Why that matters, and how you can help
Alirio Gámez entered sanctuary at the First Unitarian Universalist Church of Austin in August of this year, and has been living within the church since. During a press conference in September, Alirio commented “I entered sanctuary because I have a right to live, and I want my life to be respected.”
In fact, Alirio’s life is at risk if he is deported back to his native El Salvador. In 2015 Alirio left his job and his family to escape the violence crippling his country, and threats directed towards him. After traveling by land to enter the United States, Alirio was picked up by ICE and pressured to leave, but instead he pursued the legal course of action to seek political asylum. In May, his asylum was denied and he was issued a deportation order.
Alirio’s situation came to the attention of the Austin Sanctuary Network, a coalition of over 25 congregations and nonprofits in Austin, who helped Alirio find sanctuary at First UU. Together the Austin Sanctuary Network and Alirio are preparing to fight until Alirio is granted prosecutorial discretion by ICE to stop his deportation. The ASN has launched a petition campaign with that goal, and we’re asking you to sign on.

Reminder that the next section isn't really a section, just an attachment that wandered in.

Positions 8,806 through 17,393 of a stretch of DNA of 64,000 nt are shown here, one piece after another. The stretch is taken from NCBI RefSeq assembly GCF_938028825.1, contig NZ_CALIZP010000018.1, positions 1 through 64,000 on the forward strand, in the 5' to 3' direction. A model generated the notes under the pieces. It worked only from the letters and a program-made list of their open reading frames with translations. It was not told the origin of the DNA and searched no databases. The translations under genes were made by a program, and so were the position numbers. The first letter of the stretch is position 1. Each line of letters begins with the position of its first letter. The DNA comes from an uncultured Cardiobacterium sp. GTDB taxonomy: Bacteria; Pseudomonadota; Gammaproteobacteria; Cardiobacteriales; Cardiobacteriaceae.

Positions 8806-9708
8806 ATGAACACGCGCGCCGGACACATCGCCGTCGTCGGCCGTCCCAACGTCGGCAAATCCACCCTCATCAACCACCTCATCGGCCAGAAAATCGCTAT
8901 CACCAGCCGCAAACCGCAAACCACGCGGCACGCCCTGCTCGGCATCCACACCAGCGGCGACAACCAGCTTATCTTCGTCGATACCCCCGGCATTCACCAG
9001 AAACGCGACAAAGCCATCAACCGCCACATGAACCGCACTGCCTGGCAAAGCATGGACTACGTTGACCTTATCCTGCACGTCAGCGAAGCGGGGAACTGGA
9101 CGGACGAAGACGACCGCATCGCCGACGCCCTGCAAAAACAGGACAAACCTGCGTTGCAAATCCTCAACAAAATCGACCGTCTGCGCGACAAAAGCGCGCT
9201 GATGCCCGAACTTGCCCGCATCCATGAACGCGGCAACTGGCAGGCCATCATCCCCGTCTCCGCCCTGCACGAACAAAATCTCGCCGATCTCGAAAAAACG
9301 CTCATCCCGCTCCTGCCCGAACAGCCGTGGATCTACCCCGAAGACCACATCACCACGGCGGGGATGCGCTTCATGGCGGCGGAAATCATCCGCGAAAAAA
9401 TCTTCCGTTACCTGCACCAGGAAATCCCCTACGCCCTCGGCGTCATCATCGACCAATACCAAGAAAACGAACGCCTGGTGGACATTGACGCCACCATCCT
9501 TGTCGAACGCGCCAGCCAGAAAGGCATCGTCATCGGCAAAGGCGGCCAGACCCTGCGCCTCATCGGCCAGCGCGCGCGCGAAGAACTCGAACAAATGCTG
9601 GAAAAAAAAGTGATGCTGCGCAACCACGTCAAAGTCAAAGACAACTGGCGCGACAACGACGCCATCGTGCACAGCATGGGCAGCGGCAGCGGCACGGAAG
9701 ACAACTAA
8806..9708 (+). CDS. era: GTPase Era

By signing the petition online, you not only add your name to the hundreds who have already, but you will automatically send an e-mail directly to ICE officials Norma Lacy and Daniel Bible requesting they use their prosecutorial discretion to allow him to remain in our community.
While Alirio is just one man, every victory against America’s deportation regime chips away at the system. In 2015, the First Unitarian Universalist Church provided sanctuary to Sulma Franco, an LGBTQ activist from Guatemala who faced persecution and violence in her home country because of her sexual orientation. Sulma was the first person to seek sanctuary from deportation in a church in Texas since the Sanctuary Movement of the 1980s, but her situation ended in victory: with broad support from the community, Sulma won a Stay of deportation and 15 months later earned her US resident card to stay. We can win for Alirio too.
The extreme violence Alirio faced in Central America has everything to do with America’s militarized and politically hyperbolic “war on drugs”, combined with its insatiable appetite for those same drugs. In spite of this, the US denies asylum to 83% of seekers from El Salvador, 77% from Guatemala, 80% from Honduras and nearly 90% from Mexico. Many asylum seekers, especially those coming from Central America, do not have legal representation as they formally seek asylum in the US — 30% from El Salvador do not. By winning individual victories we can chip away at the legal culture of default deportation, and establish increasing precedence for asylum seekers to stay.
Also, we might help save Alirio’s life.
To keep up with this situation and learn more follow the Austin Sanctuary Network on Facebook.